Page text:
John Beckett posted about gratitude, and a part of his post spoke very true to my experience of Thanksgiving and its role in the Otherfaith (since it is part of our holy calendar):
Gratitude in isolation can focus too much of our attention on ourselves and we can forget that not everyone has it so good. Our thankfulness that we have enough is no substitute for making sure everyone has enough. We accomplish this through giving and teaching, but also through working to change systems that oppress and exploit the poor and the vulnerable. Gratitude must be balanced by a commitment to justice.
Part of gratitude, especially during this time of the year, involves acknowledging the really horrific origins of my comforts in life. I ask, “Where do my blessings come from?” The answer to that question can be very unpleasant and uncomfortable. I am confronted with my own privilege. And this applies to the food I eat, the life I live every day, the products I consume, and even the ground my house is built on. (I am blessed with a spiritually active house because of the painful past of the neighborhood I live in, for example.)
Another quote, this one from Jason Mankey, also captures what Thanksgiving means to the Other People and myself:
It’s true that the Pilgrims did celebrate some sort of Thanksgiving back in 1621, and it did come with Native Americans, pumpkin, and probably wild turkey. Unfortunately it wasn’t necessarily a holiday about “coming together” so much as it was about showing off English muskets. In recent years much of the Pilgrim myth has been stripped away. …The myth has always been better than the reality, but I still find value in it. When people reflect on the Pilgrims and the Patuxet it’s a reflection not of what actually was, but what we wish to be. Most of us do dream of a country where everyone can come together to share a meal without caring about race, creed, or gender.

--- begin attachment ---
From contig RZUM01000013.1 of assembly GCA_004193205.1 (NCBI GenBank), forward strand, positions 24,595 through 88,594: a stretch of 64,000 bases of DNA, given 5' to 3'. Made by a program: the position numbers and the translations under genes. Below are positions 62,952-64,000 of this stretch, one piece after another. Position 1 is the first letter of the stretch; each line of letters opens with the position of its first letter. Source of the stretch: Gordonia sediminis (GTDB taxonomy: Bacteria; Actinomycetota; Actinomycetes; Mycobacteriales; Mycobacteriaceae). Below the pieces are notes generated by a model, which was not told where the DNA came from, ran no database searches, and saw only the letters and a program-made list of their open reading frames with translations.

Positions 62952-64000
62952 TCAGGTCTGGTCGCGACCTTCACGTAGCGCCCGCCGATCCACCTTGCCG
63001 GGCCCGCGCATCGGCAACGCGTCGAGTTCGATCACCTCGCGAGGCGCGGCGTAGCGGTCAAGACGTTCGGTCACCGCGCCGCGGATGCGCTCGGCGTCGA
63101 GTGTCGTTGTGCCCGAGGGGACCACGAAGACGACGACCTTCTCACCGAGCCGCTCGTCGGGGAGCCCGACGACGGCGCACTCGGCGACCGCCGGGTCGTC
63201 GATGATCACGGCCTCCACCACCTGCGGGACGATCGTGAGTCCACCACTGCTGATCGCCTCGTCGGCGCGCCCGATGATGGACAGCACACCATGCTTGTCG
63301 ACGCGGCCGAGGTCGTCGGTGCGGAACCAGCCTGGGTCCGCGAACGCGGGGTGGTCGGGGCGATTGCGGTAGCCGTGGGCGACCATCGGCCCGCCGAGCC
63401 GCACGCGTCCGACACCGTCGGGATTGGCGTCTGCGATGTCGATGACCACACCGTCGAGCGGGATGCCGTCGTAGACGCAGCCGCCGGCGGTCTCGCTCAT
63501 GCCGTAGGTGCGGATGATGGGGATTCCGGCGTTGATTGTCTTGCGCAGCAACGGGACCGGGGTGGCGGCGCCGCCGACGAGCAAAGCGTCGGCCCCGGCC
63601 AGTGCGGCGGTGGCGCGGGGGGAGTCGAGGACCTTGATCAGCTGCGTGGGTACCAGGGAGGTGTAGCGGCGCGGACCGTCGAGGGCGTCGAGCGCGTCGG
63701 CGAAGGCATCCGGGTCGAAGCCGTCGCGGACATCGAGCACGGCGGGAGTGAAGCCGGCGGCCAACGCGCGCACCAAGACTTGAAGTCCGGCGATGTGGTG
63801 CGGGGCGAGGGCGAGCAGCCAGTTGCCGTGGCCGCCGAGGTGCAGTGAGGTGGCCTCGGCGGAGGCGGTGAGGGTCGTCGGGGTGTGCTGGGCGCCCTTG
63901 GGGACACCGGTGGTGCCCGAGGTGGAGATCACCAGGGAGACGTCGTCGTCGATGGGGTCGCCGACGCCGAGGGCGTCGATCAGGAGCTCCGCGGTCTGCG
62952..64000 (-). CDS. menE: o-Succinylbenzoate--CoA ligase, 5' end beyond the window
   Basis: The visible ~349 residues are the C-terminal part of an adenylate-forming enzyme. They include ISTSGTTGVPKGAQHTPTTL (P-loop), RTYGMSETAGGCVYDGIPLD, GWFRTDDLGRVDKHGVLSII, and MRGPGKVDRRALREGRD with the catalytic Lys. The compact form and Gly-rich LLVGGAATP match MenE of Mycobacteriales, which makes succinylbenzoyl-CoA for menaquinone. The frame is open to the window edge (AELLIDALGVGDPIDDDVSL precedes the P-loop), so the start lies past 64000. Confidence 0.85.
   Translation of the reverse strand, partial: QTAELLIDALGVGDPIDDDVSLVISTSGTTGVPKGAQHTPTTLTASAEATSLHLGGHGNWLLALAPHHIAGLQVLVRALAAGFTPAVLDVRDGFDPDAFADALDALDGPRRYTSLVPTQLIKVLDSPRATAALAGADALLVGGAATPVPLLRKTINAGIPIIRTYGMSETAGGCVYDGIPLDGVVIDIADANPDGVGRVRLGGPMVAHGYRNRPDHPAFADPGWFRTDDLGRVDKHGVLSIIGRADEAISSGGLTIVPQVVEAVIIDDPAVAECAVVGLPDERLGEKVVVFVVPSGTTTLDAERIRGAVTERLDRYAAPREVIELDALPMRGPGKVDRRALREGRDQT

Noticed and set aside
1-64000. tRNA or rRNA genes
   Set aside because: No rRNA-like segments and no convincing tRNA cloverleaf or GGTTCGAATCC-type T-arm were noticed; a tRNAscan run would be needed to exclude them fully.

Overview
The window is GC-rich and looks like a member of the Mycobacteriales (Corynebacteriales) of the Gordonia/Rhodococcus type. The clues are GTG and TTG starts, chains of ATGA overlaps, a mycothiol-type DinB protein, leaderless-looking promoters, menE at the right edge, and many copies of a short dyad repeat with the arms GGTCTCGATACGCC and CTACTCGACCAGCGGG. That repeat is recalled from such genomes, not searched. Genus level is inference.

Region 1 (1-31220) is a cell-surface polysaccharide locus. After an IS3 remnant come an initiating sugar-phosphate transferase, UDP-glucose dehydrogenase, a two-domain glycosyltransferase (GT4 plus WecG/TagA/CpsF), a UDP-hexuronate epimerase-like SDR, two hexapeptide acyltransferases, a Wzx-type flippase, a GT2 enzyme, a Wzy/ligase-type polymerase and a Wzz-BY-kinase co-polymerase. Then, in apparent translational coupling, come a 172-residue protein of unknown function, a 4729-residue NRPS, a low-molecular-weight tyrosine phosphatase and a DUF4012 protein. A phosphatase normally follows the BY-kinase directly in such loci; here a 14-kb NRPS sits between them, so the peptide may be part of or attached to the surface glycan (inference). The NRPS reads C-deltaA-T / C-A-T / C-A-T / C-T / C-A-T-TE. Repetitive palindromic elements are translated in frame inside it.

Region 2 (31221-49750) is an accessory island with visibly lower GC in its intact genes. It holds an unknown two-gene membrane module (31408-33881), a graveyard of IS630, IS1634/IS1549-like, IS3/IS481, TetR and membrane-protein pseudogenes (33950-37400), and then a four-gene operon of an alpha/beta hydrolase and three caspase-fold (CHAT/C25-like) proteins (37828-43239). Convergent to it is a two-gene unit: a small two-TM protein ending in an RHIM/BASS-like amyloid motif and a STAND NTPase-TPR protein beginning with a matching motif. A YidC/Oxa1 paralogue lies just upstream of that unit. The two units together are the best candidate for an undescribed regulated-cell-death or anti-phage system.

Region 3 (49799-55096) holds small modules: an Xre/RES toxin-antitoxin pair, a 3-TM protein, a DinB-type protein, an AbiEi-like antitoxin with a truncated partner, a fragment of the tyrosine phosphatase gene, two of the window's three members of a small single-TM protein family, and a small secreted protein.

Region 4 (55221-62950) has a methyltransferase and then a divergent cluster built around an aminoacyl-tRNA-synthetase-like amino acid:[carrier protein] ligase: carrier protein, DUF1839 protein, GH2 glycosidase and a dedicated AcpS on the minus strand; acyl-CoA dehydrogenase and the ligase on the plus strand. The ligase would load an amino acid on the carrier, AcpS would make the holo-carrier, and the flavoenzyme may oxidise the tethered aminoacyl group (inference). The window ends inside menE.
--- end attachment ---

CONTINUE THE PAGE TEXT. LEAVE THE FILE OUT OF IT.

Maybe that’s why Thanksgiving is my favorite holiday. It speaks to the best of what we can be. It’s certainly about food and family, but it’s also about coming together despite our differences.
Thanksgiving is not nearly my favorite holiday, though it starts off my favorite holiday season and favorite month. I would probably easily label it my least favorite, if not for the fact that my brother was born on Thanksgiving five years ago – and his birth has definitely changed my relationship to Thanksgiving and to the entire month of November. (It wasn’t until he was born that I really understood what unconditional love was, and only after he came into my life was I able to appreciate what family meant.)
It’s a complicated holiday, one that brings people together and can also divide us. Family isn’t always an easy thing to be grateful for, nor necessarily something we should be grateful for by default. But, still, it is important in my life. I am able to see my family and do what we do best – eat more food than we should – and this year November and Thanksgiving have helped me refocus on what matters. On where I am going, what I need to do, and who I need to become.